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Page 5 of 43, showing 10 records out of 428 total, starting on record 41, ending on 50

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Title | Creator | Date Made Visible | None

Amelia Earhart

MacDonald, W. H.

A photograph of Amelia Earhart and George P. Putnum taken in Rye, New York. Putnam helped coordinate Earhart's 1928 trans-Atlantic flight and acted as her promoter following the flight. Earhart and Putnam married in 1931. Earhart disappeared in 1937 during her attempt to fly around the world.

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Actor Karl Malden and Roy Menninger, M.D.

Actor Karl Malden was a member of the Board of Directors of the Menninger Foundation. He is shown here with Roy Menninger, M.D., in 1993 at a gathering in Los Angeles, California.

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Arthur Capper, with Senators Norbeck, McNary, Ransdell, and Heflin calling on President Herbert Hoover at the White House

Henry Miller News Picture Service

Arthur Capper, United States senator from Kansas, with Senators Norbeck, McNary, Ransdell, and Heflin, members of the Senate Committee on Agriculture, calling on President Herbert Hoover at the White House, Washington, D.C., April 11, 1929.

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Joseph Harrington Trego to an unidentified recipient [probably his wife, Alice Trego]

Trego, Joseph H. (Joseph Harrington), 1823-1905

Trego was in St. Louis, Missouri awaiting a boat trip to Kansas City. He describes his trip to that point as well as the weather. Trego was a doctor and he wrote about trying to locate his medicine chest for the second part of the journey. He also described his activities as he waited. It is not clear whether he had been to Kansas Territory before but he knew he was going to Sugar Mound in Linn County, Kansas Territory.

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Vice President Charles Curtis

Acme News Pictures, Inc

This black and white photograph shows Vice President Charles Curtis throwing out the first baseball to start the game between Democratic and Republican members of the House of Representatives, Washington D. C. Curtis, the 31st Vice President of the United States (1929-1933), was the first Native American to be elected to that office.

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Samuel L. Adair to Joseph Gordon

Adair, Samuel Lyle, 1811-1898

This is a copy of a letter written by Samuel Adair from Osawatomie, Kansas Territory. Adair thanks Reverend Gordon for $104 raised in Yellow Springs, Ohio, that was sent to James Garrison for "the benefit of sufferers in the cause of freedom in the Osawatomie vicinity." He describes the difficulties of distributing relief aid to everyone's satisfaction and mentions the Kansas Central Committee. He also writes of his concerns about how slavery and its demise will impact the nation using phrases such as "conflict of arms" and "fearful doom."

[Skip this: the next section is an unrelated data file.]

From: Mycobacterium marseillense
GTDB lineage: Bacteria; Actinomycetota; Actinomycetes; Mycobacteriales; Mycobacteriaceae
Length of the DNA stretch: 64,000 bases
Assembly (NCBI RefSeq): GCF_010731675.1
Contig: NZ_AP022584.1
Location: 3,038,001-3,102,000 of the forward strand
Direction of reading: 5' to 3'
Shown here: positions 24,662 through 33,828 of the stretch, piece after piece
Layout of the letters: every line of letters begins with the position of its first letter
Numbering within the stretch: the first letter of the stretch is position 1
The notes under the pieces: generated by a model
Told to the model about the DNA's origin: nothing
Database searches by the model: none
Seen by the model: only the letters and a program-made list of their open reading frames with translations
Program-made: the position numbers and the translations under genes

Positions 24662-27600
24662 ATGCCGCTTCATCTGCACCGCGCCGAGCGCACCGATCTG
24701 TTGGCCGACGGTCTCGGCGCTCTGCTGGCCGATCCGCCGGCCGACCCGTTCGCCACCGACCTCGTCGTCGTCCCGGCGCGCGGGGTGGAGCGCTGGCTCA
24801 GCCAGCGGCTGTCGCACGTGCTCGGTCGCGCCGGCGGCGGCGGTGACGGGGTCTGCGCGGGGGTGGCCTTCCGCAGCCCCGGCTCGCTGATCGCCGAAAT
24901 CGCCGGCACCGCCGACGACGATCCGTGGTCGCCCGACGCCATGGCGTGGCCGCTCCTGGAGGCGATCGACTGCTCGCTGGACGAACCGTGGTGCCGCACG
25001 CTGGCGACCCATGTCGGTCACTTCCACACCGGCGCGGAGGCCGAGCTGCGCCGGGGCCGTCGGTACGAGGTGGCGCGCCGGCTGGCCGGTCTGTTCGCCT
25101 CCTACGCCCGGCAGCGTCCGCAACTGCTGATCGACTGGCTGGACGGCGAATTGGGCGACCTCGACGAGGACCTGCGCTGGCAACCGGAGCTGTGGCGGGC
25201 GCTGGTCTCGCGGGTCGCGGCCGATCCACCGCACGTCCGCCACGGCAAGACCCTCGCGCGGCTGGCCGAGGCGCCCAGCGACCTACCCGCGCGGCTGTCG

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Rachel Garrison to Samuel Adair

Garrison, Rachel A.

Rachel Garrison wrote to her cousin, Samuel Adair, that she had a little daughter two months old, which meant she was pregnant when her husband, David Garrison, was killed in the Battle of Osawatomie in August, 1856, and when she returned to Yellow Springs, Ohio. She also mentioned her other daughter, Jania. She hoped Adair could hold on to the claim the Garrisons pre-empted until it could be entered at the land office. She also listed items she would like Adair to sell for her. The same letter also contained correspondence from James Garrison.

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William Allen White in Colorado

This is a photograph showing William Allen White in a rocking chair on the porch of his cabin in Colorado. White was the long time editor of the Emporia Gazette.

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I. T. Irwin to Lewis Allen Alderson

Letter from I. T. Irwin to Lewis Allen Alderson. Alderson later moved to Atchison, Kansas, in 1858 and was a prominent Baptist minister. He died in Atchison in 1881.

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E. S. Whitney to Hiram Hill

Whitney, E.S.

E. S. Whitney wrote from Sumner, Kansas Territory, to her uncle, Hiram Hill. Whitney apologized for the long delay in communicating with him, and explained that her husband, Thaddeus Whitney, had been very busy lately and was doing his best to complete Hill's home. She also described her experience watching the border ruffians invade Lawrence, and her friends' and neighbors' reactions to the situation. Despite the violence and uncertainty, she was "not sorry yet" that she had come to Kansas, and told Hill that her husband would write him shortly to discuss business matters.

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